PTS plumbing and the Cook Islands Voyaging Society team working on assembling and installing the watermaker on the Marumaru Atua. 22010704
The executives of the Cook Islands Voyaging Society were beyond excited to receive a fresh watermaker, which will enhance life on Vaka Marumaru Atua for voyagers and also help the Pa Enua with their water supply where it’s needed.
The ‘Spectra Watermaker’was
funded by Nia Tero, a US based non-governmental organisation (NGO) dedicated to
highlighting the work of indigenous peoples in upholding many of the planet’s
healthiest ecosystems, rich in biodiversity, and systems essential to the
security of global food production, fresh water, and the climate.
Alongside the support from the Cook Islands-based NGO, Korero o te Orau
and the Cook Islands Voyaging Society, the water making device is now being
assembled in Aitutaki where the Vaka Marumaru Atua is currently docked.
The watermaker will mean the vaka can be self-sufficient for fresh water when travelling and also means there is no burden on the Pa Enua to supply precious water when the vaka is visiting.
The Society expressed their deep gratitude to Nia Tero for funding the
device which will enhance life on the vaka and in the Pa Enua immensely.
The watermaker works by removing salt
content from ocean water and making it drinkable. It is able to produce 1.5 to 120 gallons
Usually the vaka crew would take on their
voyages about forty 25 litre plastic containers filled with water. They would
have to ration it for the voyages, and it would only be used for cooking and
drinking. The crew would have salt water rinse offs using a bucket of ocean
water, followed by coconut oil to remove salt from their skin.
Alex Olah, voyager and member of the Cook Islands Voyaging Society, said: “The watermaker will make our logistics so much more efficient, and we will be able to carry more cargo instead of tons of water.” “It’s going to be awesome. One point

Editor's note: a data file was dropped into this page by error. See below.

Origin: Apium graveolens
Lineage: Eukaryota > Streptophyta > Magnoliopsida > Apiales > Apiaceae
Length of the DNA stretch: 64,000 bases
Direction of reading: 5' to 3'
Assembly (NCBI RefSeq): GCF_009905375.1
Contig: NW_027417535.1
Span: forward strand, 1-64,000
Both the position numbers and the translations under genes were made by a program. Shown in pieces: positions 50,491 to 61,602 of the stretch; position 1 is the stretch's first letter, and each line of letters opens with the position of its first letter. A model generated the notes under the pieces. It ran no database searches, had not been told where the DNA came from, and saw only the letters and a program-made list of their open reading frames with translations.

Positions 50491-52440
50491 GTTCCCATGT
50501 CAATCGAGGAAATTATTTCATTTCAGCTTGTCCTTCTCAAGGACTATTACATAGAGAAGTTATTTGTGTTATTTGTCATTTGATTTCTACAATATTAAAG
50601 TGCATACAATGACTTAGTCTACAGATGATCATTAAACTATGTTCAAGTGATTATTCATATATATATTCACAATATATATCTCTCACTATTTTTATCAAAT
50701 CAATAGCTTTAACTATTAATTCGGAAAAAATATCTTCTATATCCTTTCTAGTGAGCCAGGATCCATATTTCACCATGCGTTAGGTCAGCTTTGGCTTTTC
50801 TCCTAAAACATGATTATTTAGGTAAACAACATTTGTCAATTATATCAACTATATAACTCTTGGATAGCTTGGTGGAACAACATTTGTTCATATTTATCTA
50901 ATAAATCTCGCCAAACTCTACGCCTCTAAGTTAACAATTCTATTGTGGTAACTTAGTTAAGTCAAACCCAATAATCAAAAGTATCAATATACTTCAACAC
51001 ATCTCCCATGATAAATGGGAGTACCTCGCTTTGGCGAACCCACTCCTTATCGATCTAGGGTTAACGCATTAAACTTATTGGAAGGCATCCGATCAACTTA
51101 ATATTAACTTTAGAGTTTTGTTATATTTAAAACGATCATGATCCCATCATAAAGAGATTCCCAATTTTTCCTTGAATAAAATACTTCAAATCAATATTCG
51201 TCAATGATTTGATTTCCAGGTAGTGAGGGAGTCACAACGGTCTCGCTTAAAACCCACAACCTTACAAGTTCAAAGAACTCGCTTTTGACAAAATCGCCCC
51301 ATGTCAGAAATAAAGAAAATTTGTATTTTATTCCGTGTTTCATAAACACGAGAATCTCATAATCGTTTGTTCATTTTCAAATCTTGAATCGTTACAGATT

“It’s going to be awesome. One point of
life on the vaka is once you leave land you kiss goodbye to fresh water
showers. Now we will be able to produce enough for cooking, drinking, and
possibly that extra little bit of comfort with fresh water showers.”
He said what was most impressive about this watermaker in particular was that it produces so much water, “more than they would need”. This will enable them to help out certain outer islands which they visit with their water supply and quick replenishment where it’s needed.
The crew will also no longer have to use
the water supply from the islands they visit as they will have their own and
will even be able to share. Rakahanga and Penrhyn are two islands in particular
which the crew have noticed to struggle often with their water supply.
The water making device was initially
meant to be ready for the Northern group voyage the vaka undertook last year,
which was the biggest Cook Islands voyage that had ever been done.
However, with freight and shipping
problems caused by the global pandemic it wasn’t possible. Nevertheless, the Society
is beyond excited to have it ready for the many big things they have lined up
They will be launching a range of
educational projects and will be looking into doing many more Pa Enua voyages,
as well as vaka training and upskilling for Cook Islanders. The vaka being
currently in Aitutaki will make its first voyage of the year back to Rarotonga
and will get up and running with its next voyage to Suwarrow for the rat
eradication programme alongside Te Ipukarea Society.
The Society said: “2022 will be all about
doing things within our waters, lots of Pa Enua voyages, and Cook Islanders
trainings and upskilling.”